Parent-child interactions with anxious children and with their siblings : An observational study

Barrett, Paula M., Fox, Tara and Farrell, Lara J. (2005) Parent-child interactions with anxious children and with their siblings : An observational study. Behaviour Change, 22 4: 236-248. doi:10.1375/bech.22.4.220

Author Barrett, Paula M.
Fox, Tara
Farrell, Lara J.
Title Parent-child interactions with anxious children and with their siblings : An observational study
Journal name Behaviour Change   Check publisher's open access policy
ISSN 0813-4839
Publication date 2005-01-01
Sub-type Article (original research)
DOI 10.1375/bech.22.4.220
Open Access Status Not Open Access
Volume 22
Issue 4
Start page 236
End page 248
Total pages 13
Place of publication Bowen Hills, QLD, Australia
Publisher Australian Academic Press
Language eng
Abstract Emotionally available parent-child relationships are supportive of child health and development. When a child has cerebral palsy, a range of child and parent factors can potentially impact the parent-child relationship; however, little research has specifically addressed this question. The aim of this study is to investigate links between parent-child emotional availability and both child functional abilities and parent distress in a sample of parents and children with cerebral palsy.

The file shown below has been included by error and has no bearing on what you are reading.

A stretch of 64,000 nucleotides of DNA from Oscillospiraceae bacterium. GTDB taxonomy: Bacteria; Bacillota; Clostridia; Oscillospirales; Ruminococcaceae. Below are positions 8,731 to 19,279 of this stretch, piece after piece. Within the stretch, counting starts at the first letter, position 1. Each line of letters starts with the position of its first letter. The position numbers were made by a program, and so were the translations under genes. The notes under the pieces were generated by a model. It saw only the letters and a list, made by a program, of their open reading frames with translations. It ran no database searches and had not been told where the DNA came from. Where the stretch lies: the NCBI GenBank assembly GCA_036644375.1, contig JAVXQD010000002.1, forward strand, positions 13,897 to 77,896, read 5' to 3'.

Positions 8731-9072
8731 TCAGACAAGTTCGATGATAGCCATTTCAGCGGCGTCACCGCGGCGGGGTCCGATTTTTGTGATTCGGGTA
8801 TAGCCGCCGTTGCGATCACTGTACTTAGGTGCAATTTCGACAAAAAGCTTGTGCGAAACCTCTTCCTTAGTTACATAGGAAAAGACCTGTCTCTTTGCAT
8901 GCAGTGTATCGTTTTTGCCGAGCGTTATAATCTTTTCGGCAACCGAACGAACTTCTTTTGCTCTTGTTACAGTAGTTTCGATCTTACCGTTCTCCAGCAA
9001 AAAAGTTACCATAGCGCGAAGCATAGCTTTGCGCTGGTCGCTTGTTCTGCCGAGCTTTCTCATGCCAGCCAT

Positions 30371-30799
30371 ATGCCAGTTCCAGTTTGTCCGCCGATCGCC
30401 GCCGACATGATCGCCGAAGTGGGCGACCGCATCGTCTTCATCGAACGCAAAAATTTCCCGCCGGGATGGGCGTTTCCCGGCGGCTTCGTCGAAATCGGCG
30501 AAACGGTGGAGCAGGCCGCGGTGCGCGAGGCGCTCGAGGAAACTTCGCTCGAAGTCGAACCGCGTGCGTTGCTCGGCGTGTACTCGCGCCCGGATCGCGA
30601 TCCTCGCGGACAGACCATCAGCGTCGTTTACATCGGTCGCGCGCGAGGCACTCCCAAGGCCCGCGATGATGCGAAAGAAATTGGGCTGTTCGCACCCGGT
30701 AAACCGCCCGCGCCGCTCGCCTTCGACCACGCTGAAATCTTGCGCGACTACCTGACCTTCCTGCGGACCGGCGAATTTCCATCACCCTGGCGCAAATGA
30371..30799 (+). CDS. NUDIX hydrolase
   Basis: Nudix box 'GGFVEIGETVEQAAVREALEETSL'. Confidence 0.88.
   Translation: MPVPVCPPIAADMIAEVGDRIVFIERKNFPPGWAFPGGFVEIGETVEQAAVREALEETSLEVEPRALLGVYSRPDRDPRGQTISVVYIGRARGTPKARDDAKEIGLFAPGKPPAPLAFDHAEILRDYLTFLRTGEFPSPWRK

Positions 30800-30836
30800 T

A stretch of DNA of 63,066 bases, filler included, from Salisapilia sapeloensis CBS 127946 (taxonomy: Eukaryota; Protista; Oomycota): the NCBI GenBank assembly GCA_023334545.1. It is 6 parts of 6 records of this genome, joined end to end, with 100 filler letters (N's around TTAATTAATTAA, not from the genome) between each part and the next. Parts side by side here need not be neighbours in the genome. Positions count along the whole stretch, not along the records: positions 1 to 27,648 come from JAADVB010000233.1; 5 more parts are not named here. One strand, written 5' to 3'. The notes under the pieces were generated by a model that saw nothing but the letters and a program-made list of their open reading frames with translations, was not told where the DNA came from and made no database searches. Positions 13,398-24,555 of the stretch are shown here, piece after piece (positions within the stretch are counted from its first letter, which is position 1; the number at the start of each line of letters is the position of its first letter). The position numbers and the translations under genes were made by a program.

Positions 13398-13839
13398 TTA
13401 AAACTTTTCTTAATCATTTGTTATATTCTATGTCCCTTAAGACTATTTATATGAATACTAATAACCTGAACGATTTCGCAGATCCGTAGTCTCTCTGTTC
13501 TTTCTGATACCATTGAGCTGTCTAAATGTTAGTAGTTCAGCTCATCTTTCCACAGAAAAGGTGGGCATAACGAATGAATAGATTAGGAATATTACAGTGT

Formatted abstract
In the present study, parent–child interactions with anxious children were compared to parent–child interactions with the anxious children's nonsymptomatic siblings and parent–child interactions with nonclinic children. Participants included 33 anxious children, their parents and siblings, and 14 nonclinic children and their parents. Parent–child interactions were observed during two discussion tasks related to anxiety-provoking or challenging situations. Parent–child interactions were coded for the following variables: control, warmth, reward of coping behaviour and task involvement. Consistent with previous research, parents in the anxious group showed more control, less paternal warmth and less maternal reward of coping behaviour toward their anxious child compared to parents of nonclinic children. Parent–child interactions with the anxious child were similar to parent–child interactions with the nonsymptomatic sibling, with the exception of fathers who exhibited more control toward their anxious child. Parent–sibling interactions, however, also resembled the nonclinic parent–child interactions, with mothers of anxious children showing more control toward their nonsymptomatic child than mothers of nonclinic children. These findings suggest that the relationships of each parent and their anxious child may be influenced by how the parent and child interact with each other. Suggestions for future research are discussed
Keyword cerebral palsy
emotional availability
parent-child interactions
Q-Index Code C1
Q-Index Status Provisional Code
Institutional Status UQ

Document type: Journal Article
Sub-type: Article (original research)
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